pinMode(SCLK, OUTPUT);
    Clock is 23 on PCB instead of 11, Why ?
    Maybe it’s my fault…

  6. Hi,

    how can i send a data WORD like 0x33 on the GPIO 8?
    I habe tried as code:

    pinMode(8, OUTPUT);
    digitalWrite(8,1); //For 0x33 ind Binary 00100001

    But it doesnt Work…

    How can i send a binary word like this over the pin 8?
    And how can i get a binary word like this over the same pin after sending a word?
    i doent think that this work:

    pinMode(8, INPUT);
    int word[8]

    • The sending part should work… However, it’s going to send those 8 bits out very quickly indeed. At the speed of about 20MHz, so it’s going to take under 1 microsecond to output those 8 bits – so whatever you have looking out for them, really needs to be quick!

      Similarly for the input – it will do that entire loop in under 1 microsecond.

      So whatever you’re talking to needs to be aware of this.

      What is your application? If it’s something like a shift-register then have a look at the shiftOut and shiftIn functions, or just put delays in-between your calls to digitalWrite.


      • Thanks i will try it with delay.
        I will connect to a digital tempreture sensor (DS18S20).
        And for this i must send a word like 0x33 for reset, read ect.

        • Right. that’s a 1-wire device and from what I recall they have very precise timing requirements – far more precise than I think can be achieved under user-code running on the Pi…

          However, there is an experimental kernel driver for 1-wire devices and while I’ve not had a chance to try it out, I understand it does work well.

          You might want to read this:


          • The kenel Patch in the link wont work now because its for the old kernel, i have to wait until the new patch comes out for this

          • OK. There driver is in the kernel I’m using as a module, but it won’t load. It does need more investigations!


    • Interesting that no one else mentioned that 0x33 does NOT = 00100001, shouldn’t it be 00110011 ????

    • I’m not directy connected with the Python wrappers, however the underlying wiringPi code certianly does – in both GPIO and Sys modes, but not in native “pin” mode.

      This stops the system from using that LED:

      sudo sh -c "echo none > /sys/class/leds/led0/trigger"


      gpio -g mode 16 output
      gpio -g write 16 0
      gpio -g write 16 1

      etc. and you can then use GPIO Pin 16 in your own code…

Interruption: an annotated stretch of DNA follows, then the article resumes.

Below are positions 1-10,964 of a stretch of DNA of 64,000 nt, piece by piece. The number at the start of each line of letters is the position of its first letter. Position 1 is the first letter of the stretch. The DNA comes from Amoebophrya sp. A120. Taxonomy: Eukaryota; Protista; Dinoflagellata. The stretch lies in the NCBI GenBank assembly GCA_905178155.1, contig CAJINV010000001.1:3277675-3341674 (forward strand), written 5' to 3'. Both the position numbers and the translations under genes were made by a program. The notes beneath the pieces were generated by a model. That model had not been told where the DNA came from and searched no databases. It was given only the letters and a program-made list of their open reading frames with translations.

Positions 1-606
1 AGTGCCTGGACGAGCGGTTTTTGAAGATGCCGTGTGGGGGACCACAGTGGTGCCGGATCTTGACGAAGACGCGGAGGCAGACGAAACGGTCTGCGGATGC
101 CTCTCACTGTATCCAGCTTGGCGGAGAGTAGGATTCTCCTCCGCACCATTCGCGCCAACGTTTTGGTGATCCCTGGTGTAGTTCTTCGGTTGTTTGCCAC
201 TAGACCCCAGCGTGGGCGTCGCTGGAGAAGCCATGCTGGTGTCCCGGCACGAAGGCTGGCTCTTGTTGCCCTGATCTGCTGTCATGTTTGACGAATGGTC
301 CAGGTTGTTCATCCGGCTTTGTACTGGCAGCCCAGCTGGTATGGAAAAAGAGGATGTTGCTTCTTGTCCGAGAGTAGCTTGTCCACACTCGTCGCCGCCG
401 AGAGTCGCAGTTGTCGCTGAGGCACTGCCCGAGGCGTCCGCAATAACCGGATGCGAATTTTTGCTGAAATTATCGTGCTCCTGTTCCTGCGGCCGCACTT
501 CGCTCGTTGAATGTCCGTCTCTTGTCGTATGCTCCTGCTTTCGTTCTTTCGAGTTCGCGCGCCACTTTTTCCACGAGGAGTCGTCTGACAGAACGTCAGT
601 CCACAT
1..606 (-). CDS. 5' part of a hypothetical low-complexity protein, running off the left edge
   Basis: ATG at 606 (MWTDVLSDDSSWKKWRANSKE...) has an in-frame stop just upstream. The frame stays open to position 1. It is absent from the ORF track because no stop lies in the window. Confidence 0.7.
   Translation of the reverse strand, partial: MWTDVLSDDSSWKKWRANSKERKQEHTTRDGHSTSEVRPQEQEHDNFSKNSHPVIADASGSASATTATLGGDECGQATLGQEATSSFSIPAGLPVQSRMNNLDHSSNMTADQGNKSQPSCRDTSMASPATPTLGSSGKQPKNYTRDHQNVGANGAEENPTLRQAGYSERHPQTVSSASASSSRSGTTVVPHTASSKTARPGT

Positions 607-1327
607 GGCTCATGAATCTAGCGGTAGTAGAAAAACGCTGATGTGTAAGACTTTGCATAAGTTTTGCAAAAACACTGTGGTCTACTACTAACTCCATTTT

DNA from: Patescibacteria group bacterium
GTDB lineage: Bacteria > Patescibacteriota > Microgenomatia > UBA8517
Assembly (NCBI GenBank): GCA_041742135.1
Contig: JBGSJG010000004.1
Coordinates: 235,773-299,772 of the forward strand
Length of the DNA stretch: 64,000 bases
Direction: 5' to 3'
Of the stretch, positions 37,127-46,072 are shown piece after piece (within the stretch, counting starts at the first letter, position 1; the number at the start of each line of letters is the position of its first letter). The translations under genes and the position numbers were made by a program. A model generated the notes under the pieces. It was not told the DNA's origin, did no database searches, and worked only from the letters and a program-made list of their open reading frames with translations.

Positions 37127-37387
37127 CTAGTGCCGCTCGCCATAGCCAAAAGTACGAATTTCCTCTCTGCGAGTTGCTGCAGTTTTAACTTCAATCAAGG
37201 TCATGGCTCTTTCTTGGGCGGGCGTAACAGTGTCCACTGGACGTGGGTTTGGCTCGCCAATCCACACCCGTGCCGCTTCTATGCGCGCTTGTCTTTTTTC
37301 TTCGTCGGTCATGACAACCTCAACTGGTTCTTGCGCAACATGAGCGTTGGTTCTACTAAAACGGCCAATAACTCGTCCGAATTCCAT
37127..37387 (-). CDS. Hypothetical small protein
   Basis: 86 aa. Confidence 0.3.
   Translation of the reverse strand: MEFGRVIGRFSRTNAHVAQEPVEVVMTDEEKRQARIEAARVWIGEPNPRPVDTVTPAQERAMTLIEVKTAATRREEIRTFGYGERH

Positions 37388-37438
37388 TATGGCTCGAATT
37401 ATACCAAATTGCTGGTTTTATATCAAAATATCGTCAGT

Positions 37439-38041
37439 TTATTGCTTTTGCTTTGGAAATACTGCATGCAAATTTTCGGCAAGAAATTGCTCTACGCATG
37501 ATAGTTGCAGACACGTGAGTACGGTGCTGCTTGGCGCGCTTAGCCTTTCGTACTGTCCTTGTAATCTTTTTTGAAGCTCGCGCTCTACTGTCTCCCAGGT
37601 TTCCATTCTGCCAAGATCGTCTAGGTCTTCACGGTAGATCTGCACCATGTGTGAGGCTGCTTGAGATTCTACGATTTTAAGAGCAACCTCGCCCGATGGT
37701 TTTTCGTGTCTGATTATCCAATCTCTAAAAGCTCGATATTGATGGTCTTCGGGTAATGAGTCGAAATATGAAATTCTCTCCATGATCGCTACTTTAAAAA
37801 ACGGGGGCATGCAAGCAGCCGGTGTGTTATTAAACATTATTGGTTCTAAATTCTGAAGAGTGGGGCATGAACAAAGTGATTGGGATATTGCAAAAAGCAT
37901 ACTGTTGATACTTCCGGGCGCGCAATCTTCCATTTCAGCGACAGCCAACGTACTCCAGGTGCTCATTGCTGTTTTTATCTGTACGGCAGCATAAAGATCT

You can even export the pin for use in Python, etc. without running yor code a root:

      gpio export 16 out

      then you don’t need to be root if your code is using the /sys/class/gpio interface.

      Note that the LED output is inverted – write 0 to turn it on, 1 to turn it off.


  7. Now I got the REV2 board and try to set the pin2, 8 and 9 (WiringPi pin name) to high and low logic. But cannot control all 3 pins. I can use same code with REV; no problem.
    Also create code with Python, the result are same.

    I am not sure both 3 pins in Rev2 are reserved for PCM_DOUT (2 or pin 13 of header), SDA0 (8 or pin 3 of header) and SCL0 (9 or pin 5 of header).

    Please advise.

    • Edit line 2 of my comment :
      But cannot control all 3 pins. I can use same code with REV1 no problem.

    • Hm. OK…
      I’m assuming you have the latest version of wiringPi. Try:

      gpio -v

      and see if it reports the board revision. (as 2!)

      Pins 2, 8 and 9 are the ones that have changed in the board revisions from 1 to 2 – I put the changes in the code based on information I have – from the RaspberryPi forums, etc. but please make sure you have the latest version though – go check the output of the gpio command and get back to me on it.


      • Hi Gordon, I very sure now install WiringPi latest version. I still cannot send 0 and 1 to all 3 pins; GPIO2, 3 and 27 of R-Pi’s pin (It’s mean pin 2, 8 and 9 of WiringPi). Another pin can work no problem.
        Please advise.

        • I can’t think of anything that would stop you for writing to pin 2 – pin 8 and 9 are the I2C pins so if the I2C driver is loaded it might interfere with that. However are you sure you have the pin numbers right?

          BCM_GPIO pin 2 is wiringPi pin 8 but only on a rev 2 board – this doesn’t exist on a rev 1 board
          BCM_GPIO pin 3 is wiringPi pin 9, but again only on a rev 2 board.
          BCM_GPIO pin 27 is wiringPi pin 2, but once again only on a rev 2 board.

          So it looks like either you have a rev 1 Pi, or wiringPi is not correctly detecting a rev 2 board.

          Can you run

          gpio -v

          and see what board revision it thinks you have, and then check the board. If it has mounting holes and says “Made in UK” then it’s a rev 2 board.


  8. gen 2 baord full wiring schematic has been posted, the dnc pins are now defined pin # 6, 14, 20, 25, 9 are ground pin #17 is 3.3 volt hope this helps. this site is a great resource